Gerardo Daniel Luciano
Company A 1st Battalion 22nd Infantry
10th Mountain Division
Gerardo D. Luciano was born on June 09, 1972 and was from New York City, New York.
On October 16, 1994, Private E2
Luciano died in a non-hostile incident in Haiti at the age of 22
while serving with his unit in Operation Uphold Democracy.
The name of Gerardo D.
Luciano inscribed on Panel 3 Row 24 of the Middle East Conflicts
in Marseilles, LaSalle County, Illinois
Photo by Leland Bottomley from the Find A Grave website
Haitian Stress Syndrome?
By Marcus Mabry
Filed: 10/30/94 at 7:00 PM | Updated: 3/13/10 at 9:24 PM
Pvt. Gerardo Luciano seemed at home among all the homesick men of the 10th Mountain Division in Haiti. He played football with
his platoon mates at the military airfield in Port-au-Prince. Friends said he spoke easily and never seemed withdrawn. The 22-year-old
New Yorker had just written to his mother, promising he would be home by New Year's Day. Then, at 10:47 on a humid night early last week,
Luciano reportedly set the firing mechanism on his M-16 rifle to "burst,'' stuck the muzzle in his mouth and pulled the trigger. The weapon
spat out three shots, according to a friend, Cpl. Kenneth Working, 21. Luciano became the third suicide among U.S. forces in Haiti.
"He was just kind of depressed,'' said Working. "But we're all kind of depressed.''
Is some sort of Haitian Stress Syndrome at work? In the first month of Operation Restore Democracy, U.S. forces suffered more
suicides than battle casualties. It wasn't clear that any of the three suicides was due primarily to service in Haiti. Col. Barry Willey,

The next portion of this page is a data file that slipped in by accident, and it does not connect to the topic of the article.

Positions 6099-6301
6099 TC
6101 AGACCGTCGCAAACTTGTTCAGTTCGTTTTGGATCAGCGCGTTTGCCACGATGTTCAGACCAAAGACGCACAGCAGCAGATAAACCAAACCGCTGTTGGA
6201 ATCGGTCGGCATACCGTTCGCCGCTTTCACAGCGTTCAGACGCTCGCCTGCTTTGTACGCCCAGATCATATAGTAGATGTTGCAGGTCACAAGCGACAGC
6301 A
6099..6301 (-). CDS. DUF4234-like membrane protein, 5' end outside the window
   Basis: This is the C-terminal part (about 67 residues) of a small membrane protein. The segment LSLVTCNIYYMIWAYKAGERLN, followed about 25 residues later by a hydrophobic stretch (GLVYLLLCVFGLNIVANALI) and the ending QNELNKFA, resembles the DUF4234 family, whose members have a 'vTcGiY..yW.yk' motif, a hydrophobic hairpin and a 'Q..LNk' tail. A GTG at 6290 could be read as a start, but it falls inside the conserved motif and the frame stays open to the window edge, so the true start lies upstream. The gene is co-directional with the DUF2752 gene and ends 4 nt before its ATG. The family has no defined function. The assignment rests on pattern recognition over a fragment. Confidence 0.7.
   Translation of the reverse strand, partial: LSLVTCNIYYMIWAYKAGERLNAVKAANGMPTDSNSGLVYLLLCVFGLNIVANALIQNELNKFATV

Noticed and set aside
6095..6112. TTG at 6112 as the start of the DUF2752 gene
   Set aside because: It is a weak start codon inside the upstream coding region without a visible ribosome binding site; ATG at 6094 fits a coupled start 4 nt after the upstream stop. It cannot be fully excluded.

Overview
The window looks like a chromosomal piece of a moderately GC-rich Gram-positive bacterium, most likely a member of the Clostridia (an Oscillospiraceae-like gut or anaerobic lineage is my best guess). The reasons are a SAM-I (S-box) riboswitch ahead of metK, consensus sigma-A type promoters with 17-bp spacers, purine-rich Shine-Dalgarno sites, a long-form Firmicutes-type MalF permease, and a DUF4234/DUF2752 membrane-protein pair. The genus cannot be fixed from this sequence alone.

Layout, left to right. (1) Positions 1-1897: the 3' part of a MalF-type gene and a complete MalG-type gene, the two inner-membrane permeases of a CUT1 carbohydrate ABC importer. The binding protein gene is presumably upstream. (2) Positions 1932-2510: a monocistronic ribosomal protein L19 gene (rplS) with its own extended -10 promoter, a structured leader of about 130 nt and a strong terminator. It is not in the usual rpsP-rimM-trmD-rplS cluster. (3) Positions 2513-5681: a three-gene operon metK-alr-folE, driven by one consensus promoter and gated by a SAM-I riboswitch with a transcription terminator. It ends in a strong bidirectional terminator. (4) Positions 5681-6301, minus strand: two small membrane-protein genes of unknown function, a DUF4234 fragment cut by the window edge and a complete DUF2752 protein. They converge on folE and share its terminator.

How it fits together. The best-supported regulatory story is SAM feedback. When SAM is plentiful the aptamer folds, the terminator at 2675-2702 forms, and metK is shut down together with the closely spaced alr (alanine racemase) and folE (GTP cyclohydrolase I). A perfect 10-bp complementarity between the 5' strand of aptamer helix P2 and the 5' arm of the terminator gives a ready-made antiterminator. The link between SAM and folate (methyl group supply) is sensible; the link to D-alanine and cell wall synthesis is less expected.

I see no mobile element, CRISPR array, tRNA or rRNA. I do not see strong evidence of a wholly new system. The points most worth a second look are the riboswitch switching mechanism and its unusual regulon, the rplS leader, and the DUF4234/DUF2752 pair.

a spokesman for the U.S. command, called them "separate and isolated'' events, even though two occurred in the same 600-man
battalion of the 10th Division. But the bare statistic -- three suicides among the 16,000 Americans currently in Haiti -- was alarming.
During 15 months of dangerous and frustrating duty in Somalia, there was only one suicide among 96,000 American troops.
And during a shooting war in the Persian Gulf, only eight of 650,000 U.S. military personnel killed themselves.
Compared with some other missions, Haitian duty is not all that bad; so far, there have been only two combat wounds, both nonfatal.
But when troops go anywhere, they take their emotional baggage with them, and the burden often grows heavier away from family and
friends. The GIs in Haiti come from a military establishment increasingly pressured by force reductions, career instability and wrenching
deployments. "It seems like every year we go somewhere,'' complains Pfc. Kevin Wills, 21, who cleaned up after Hurricane Andrew
in Florida and now is on duty in Haiti. Military families suffer from the stress; cases of spousal abuse have risen nearly 30 percent
in five years, according to Pentagon statistics.
Among the troops in Haiti, the pressures have caused "a high number of serious mental disorders,'' says psychiatrist Capt. Donald Hall
of the army's 528th Combat Stress Control Detachment. During the first week of the operation, when Hall was in Haiti, about 10 soldiers
required psychiatric evacuation, he says, including a "pretty serious'' case of conversion disorder, a form of paralysis "often associated
with emotional problems.''
New soldiers are not immune to military stress; all three suicide victims were young. Spec. Alejandro Robles, the other member of the
10th Division, was only 20 when he shot himself. Marine Lance Cpl. Maurice Williams was 21 when he died, also of a gunshot wound,
on board the USS Nashville. "It bothers us that these men were so despondent and none of us knew it,'' says Maj. Gen. David Meade,